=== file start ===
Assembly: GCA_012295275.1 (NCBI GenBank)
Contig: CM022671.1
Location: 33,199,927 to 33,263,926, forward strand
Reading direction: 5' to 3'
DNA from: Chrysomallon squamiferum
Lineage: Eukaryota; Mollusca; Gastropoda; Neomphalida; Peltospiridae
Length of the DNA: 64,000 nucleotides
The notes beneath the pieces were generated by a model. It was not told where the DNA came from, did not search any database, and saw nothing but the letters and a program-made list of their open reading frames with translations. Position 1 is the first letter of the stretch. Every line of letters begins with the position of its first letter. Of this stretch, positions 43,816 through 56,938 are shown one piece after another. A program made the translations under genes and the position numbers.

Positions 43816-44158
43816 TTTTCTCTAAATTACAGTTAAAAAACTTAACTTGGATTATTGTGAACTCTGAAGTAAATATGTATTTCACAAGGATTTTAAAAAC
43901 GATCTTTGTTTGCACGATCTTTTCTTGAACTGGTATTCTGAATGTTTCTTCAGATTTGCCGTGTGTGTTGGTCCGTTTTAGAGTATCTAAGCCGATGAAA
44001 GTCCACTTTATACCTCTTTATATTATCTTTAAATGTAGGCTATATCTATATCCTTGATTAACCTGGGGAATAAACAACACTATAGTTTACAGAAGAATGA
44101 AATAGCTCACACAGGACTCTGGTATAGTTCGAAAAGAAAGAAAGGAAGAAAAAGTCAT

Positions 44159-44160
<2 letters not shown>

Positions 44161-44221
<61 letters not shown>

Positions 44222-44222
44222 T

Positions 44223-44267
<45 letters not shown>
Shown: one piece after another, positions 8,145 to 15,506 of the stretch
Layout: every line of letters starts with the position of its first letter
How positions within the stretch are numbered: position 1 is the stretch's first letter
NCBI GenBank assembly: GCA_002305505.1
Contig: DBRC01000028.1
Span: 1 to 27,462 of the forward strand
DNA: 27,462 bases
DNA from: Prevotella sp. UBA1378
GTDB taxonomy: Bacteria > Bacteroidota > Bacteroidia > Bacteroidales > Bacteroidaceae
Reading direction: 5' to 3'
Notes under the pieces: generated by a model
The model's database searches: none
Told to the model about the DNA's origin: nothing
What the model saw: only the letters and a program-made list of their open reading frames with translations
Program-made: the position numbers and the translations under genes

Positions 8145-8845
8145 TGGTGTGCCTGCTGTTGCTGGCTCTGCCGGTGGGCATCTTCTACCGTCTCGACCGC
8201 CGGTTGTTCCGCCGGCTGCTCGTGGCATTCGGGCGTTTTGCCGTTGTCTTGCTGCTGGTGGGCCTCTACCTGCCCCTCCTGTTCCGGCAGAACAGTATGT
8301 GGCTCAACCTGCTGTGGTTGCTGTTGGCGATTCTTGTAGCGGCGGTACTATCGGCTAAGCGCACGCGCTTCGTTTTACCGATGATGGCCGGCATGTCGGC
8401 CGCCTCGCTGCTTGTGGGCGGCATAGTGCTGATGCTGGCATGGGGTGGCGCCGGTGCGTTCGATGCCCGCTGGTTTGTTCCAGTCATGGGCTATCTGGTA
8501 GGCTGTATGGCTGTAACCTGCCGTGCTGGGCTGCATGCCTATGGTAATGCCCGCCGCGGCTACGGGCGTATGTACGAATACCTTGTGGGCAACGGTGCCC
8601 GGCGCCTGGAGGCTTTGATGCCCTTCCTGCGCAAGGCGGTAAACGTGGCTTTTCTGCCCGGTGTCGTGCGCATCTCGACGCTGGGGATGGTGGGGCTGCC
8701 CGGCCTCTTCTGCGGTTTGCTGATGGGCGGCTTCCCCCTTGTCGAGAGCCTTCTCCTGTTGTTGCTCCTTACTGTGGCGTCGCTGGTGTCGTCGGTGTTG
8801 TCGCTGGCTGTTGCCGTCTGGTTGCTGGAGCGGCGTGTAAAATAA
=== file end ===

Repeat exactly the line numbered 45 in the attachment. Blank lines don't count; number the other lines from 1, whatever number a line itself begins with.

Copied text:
8801 TCGCTGGCTGTTGCCGTCTGGTTGCTGGAGCGGCGTGTAAAATAA